In a VPC scenario, to ensure the fast multicast convergence in case of VPC fail-over, the pre-build SPT feature can be used. We can pre-build the SPT for all known (S,G) in the routing table by triggering PIM joins upstream. Use the 'ip pim pre-build-spt' command to pre-build the SPT even in the absence of any receivers.
By default, PIM (S,G) joins are triggered upstream only if the OIF-list for the (S,G) is not empty. However, in certain scenarios, for example, on the virtual port-channel (vPC) non-forwarding router, it is useful to pre-build the SPTs and maintain the (S,G) states even when the system is not forwarding on these routes. This feature makes both vPC peer switches to join the SPT, even though only one vPC peer switch actually routes the multicast traffic into the vPC domain. As both the switches part of vPC have (S,G) state, the multicast convergence is greatly improved in the case of vPC fail-over.
The disadvantage with Pre-build SPT is that it results in the multicast traffic passing over two parallel paths from the source to the vPC switch pair, consuming bandwidth on both paths. Additionally, when both vPC peer switches join the SPT, one or more upstream switches in the network may be required to perform additional multicast replications to deliver the traffic on both parallel paths toward the receivers in the vPC domain.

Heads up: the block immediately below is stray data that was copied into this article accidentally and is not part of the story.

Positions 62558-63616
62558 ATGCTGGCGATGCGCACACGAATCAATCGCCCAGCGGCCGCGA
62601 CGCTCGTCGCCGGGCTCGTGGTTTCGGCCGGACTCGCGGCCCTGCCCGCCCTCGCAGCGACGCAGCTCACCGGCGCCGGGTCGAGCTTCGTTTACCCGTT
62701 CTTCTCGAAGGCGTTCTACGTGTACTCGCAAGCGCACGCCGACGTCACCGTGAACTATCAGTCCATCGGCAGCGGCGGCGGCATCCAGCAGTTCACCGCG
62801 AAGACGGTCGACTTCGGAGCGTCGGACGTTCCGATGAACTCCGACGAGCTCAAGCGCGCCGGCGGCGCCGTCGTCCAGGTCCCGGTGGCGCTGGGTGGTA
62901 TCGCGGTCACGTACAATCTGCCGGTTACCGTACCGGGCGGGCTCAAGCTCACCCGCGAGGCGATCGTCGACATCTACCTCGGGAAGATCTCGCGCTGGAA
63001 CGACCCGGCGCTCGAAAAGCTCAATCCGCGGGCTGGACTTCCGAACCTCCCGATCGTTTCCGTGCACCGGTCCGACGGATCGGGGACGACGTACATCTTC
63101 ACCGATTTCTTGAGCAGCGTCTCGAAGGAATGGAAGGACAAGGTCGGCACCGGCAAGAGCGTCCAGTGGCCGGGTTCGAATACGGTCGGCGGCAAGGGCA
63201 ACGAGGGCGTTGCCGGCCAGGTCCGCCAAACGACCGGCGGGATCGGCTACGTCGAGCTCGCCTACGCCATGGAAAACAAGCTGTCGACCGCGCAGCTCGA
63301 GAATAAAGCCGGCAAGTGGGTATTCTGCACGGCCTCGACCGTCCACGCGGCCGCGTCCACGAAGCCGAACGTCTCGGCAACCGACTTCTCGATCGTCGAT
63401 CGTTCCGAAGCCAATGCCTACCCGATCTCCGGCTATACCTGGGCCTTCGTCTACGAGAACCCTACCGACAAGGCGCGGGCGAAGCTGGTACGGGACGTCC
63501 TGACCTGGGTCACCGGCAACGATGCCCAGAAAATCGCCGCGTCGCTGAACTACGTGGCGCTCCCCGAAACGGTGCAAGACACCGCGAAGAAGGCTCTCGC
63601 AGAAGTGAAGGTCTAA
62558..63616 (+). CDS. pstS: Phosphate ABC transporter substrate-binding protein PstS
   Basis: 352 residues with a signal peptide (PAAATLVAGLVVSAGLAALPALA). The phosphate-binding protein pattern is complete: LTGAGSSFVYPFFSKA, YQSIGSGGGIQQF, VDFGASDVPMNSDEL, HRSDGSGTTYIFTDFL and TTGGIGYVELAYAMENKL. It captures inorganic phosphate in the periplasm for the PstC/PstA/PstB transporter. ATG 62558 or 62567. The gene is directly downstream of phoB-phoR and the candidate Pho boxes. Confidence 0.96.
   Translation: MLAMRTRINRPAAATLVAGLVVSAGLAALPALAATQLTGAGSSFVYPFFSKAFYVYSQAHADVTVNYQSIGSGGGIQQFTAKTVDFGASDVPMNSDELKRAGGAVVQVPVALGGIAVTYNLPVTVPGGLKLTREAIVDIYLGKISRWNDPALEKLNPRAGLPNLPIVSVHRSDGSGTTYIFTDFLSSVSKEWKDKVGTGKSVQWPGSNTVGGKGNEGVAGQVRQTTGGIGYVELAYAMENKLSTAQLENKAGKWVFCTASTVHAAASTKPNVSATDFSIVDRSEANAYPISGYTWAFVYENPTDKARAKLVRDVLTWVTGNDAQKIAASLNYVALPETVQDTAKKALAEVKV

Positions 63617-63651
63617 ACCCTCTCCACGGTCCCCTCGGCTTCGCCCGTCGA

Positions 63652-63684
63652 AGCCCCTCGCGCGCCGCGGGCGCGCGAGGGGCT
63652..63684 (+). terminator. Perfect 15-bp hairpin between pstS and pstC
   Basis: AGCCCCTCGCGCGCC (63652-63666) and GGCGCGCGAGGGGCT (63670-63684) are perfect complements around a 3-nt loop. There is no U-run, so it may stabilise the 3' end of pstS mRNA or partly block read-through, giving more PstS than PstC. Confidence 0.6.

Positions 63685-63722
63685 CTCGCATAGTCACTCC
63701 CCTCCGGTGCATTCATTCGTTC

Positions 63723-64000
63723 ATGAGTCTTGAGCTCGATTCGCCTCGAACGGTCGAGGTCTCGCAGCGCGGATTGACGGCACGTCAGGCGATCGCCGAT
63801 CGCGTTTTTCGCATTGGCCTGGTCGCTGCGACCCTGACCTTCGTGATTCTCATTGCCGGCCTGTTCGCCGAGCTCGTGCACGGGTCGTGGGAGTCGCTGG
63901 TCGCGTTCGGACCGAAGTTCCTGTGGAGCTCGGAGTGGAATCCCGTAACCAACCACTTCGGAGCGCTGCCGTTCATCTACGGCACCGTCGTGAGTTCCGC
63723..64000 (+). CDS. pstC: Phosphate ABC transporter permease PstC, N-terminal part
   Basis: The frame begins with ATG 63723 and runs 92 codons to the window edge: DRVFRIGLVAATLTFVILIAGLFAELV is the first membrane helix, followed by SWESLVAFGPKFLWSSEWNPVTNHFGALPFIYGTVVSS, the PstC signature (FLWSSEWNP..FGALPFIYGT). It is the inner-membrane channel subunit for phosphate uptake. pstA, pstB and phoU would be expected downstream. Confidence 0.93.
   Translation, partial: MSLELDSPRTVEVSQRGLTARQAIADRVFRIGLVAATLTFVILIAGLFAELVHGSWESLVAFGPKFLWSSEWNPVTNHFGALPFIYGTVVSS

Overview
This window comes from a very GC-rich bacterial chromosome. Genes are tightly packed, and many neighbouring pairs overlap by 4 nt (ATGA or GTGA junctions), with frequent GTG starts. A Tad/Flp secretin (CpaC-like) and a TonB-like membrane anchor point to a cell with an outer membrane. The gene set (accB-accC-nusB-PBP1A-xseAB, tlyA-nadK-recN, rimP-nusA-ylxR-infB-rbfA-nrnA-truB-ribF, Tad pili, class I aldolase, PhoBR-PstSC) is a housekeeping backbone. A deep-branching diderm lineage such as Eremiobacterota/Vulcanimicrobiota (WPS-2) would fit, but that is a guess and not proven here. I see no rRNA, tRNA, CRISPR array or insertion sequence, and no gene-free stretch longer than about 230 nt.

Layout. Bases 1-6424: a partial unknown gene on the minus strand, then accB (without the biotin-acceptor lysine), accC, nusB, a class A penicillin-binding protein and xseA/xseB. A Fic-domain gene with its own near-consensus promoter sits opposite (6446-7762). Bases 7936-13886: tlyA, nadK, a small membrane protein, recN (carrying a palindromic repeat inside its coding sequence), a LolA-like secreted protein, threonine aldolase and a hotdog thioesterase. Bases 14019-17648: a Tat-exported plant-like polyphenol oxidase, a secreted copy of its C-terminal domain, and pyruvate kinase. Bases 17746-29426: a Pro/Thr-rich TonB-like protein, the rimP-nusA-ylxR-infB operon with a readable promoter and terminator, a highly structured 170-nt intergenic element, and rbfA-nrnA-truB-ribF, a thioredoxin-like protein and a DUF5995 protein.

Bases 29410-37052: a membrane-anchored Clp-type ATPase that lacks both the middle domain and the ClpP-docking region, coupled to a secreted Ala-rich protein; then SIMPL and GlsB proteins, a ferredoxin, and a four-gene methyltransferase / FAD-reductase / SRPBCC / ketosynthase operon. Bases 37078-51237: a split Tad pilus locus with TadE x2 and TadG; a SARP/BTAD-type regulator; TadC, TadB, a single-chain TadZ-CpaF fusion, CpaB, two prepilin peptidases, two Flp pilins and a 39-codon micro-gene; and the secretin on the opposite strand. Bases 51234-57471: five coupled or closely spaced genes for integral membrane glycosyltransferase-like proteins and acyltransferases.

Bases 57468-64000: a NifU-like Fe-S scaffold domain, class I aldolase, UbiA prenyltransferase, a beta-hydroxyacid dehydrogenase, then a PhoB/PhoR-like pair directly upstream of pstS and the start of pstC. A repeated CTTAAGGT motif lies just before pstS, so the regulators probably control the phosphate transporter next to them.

The general practice is that if multicast convergence can be improved without sacrificing performance, then it would be recommended to use this the "pre-build" feature. The key would be to make sure that all of the requirements to enable this are met. The "requirements" meaning understanding that whatever the device that is placed upstream to vPC peers, has the ability to double its replication as that device will be performing 2x the replications as compared single replication prior to enabling pre-build on the downstream vPC peers.
The upstream router will have one OIF (pointing to one 7k in vPC)for its multicast entries, and when we enable the "pre-build" on the 7k's, then the upstream router will now create a second OIF, therefore it
(a) increases the amount of replications it has to do, and (b) now utilizes bandwidth on both parallel links, in which one of them will be dropped at the non-forwarding 7k (due to no OIF)